CM: More so than many of your other GOP candidate colleagues, you’ve been an advocate for the military and expanding the military. 20 army brigades, a dozen new marine battalions, some are estimating it would cost about 20 billion dollars, how do you pay for it all?
CF: Well that’s why zero-based budgeting is so important, because we have to have the ability to move any dollar. But here’s the thing that people forget: the most important role of the federal government is to protect the nation. That’s what the constitution says: it’s the role of the federal government to protect the nation. So, really, we’re going to shortchange the investments necessary to have the strongest military on the face of thhe planet, which is necessary, because of some bureaucracy that isn’t accomplishing its objectives? I don’t think so. We need to remember what the top priorities are. Protecting the nation is the top priority of the federal government. But it’s why, the only way you can pay for these important investments is to be able to cut elsewhere in the government where we’re spending money that doesn’t make sense. And the reason the government’s gotten bigger for fifty years and we never have enough money to do the important things is because all the money is spoken for. That’s why we have to go to a system, that allows us, the citizens, the president, to say, in any budget, we’re gonna cut money here, we’re gonna move money there, we’re going to invest in our priorities, and we’re gonna stop spending money on things that don’t produce results for the American people and we got loads of those.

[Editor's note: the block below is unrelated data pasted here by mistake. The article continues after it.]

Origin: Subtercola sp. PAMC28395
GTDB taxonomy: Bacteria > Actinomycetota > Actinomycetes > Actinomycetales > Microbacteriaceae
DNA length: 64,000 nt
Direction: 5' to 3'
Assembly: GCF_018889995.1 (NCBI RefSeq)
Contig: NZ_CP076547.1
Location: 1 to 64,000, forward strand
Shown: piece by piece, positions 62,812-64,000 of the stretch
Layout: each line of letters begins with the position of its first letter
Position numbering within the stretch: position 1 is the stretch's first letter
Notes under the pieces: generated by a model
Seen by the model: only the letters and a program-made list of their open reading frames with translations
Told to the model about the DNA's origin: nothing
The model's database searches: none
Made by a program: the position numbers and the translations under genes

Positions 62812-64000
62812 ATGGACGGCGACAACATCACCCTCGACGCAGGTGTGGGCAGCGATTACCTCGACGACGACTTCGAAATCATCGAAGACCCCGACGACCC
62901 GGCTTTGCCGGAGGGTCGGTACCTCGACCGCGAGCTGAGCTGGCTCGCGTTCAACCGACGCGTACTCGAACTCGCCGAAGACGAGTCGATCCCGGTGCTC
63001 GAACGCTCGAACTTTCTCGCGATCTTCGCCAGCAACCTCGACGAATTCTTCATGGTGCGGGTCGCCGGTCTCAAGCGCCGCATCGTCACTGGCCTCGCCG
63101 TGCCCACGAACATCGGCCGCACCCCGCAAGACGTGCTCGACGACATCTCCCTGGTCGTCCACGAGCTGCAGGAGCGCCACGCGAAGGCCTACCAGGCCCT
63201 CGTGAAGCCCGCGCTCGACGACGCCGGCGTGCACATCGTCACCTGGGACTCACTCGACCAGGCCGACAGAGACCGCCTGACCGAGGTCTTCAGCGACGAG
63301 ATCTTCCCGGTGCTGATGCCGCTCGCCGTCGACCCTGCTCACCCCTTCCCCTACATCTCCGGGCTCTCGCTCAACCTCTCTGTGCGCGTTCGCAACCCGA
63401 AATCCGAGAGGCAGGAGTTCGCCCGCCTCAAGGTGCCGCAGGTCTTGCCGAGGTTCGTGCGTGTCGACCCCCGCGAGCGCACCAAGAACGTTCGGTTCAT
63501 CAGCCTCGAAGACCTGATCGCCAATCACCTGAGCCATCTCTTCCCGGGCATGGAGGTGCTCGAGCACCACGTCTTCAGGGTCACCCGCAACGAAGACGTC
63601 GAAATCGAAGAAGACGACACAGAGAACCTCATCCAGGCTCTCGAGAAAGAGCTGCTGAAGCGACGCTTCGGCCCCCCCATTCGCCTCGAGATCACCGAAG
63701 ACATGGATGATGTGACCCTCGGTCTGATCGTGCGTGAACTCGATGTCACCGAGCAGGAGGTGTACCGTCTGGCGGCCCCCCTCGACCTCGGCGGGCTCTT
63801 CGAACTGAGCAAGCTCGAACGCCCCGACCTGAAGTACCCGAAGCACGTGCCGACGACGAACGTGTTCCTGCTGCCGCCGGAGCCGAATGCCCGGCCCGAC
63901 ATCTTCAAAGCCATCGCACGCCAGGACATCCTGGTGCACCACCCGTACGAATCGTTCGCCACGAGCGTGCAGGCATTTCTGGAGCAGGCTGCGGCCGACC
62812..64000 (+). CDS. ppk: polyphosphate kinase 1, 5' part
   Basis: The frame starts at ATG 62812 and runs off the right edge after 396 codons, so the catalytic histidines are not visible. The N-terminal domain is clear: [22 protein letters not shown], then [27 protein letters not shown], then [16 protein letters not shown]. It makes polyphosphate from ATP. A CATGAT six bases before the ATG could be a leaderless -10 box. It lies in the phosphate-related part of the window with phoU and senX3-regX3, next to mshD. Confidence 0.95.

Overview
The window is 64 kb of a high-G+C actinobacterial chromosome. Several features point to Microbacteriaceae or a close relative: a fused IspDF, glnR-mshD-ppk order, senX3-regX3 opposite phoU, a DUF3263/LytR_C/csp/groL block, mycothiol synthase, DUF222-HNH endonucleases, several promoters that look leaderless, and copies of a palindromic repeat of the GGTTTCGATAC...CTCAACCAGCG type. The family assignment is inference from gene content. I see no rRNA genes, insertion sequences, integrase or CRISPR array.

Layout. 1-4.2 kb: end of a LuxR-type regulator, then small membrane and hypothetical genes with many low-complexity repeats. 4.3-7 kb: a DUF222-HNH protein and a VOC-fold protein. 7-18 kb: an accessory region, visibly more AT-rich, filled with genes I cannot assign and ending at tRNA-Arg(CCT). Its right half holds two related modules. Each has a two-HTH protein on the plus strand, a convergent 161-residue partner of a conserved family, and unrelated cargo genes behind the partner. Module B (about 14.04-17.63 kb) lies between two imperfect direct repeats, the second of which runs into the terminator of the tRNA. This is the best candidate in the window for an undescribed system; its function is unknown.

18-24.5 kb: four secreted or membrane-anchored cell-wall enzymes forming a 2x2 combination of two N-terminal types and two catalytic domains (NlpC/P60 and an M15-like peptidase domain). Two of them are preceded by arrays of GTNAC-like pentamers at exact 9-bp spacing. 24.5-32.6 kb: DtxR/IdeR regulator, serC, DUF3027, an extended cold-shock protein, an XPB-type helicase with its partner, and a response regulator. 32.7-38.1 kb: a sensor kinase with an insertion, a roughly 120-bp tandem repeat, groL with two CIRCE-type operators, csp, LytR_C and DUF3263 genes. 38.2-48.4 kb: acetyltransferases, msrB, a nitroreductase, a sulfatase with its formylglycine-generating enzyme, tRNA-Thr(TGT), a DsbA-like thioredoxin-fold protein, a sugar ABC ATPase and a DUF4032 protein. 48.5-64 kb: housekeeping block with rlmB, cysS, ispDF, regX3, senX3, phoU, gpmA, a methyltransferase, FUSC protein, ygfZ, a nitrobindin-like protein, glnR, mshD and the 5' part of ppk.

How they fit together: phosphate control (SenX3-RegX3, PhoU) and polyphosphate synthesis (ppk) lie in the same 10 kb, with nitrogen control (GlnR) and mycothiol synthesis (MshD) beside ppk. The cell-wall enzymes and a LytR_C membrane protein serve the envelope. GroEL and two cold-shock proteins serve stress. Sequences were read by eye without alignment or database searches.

CM: Shifting to something happening in the state of Iowa right now. The governor wants to hand over medicaid’s managed care to private insurance companies. There are concerns among people who are on Medicaid that their access to services will be shortchanged for companies wanting to make profits. Some of these companies that won bids have backgrounds, there’s been some fraud cases that have happened, some illegal activity. You talked about, in the most recent debate, free market healthcare. How do you have free market health care and also make sure that people aren’t taken advantage of, this very vulnerable population?
CF: Well it’s a very important question. Let us not forget however that Medicaid has also experienced lots of fraud. It’s a false assertion to say that fraud only exists in the private sector. Fraud exists in the government all the time, and with government programs. The way to ensure against fraud, wherever it is, is to make sure there’s complete transparency as well as accountability. And that’s why I’ve said over and over again that we need to require that every healthcare provider publish, on a regular basis, their costs, their prices, their outcomes.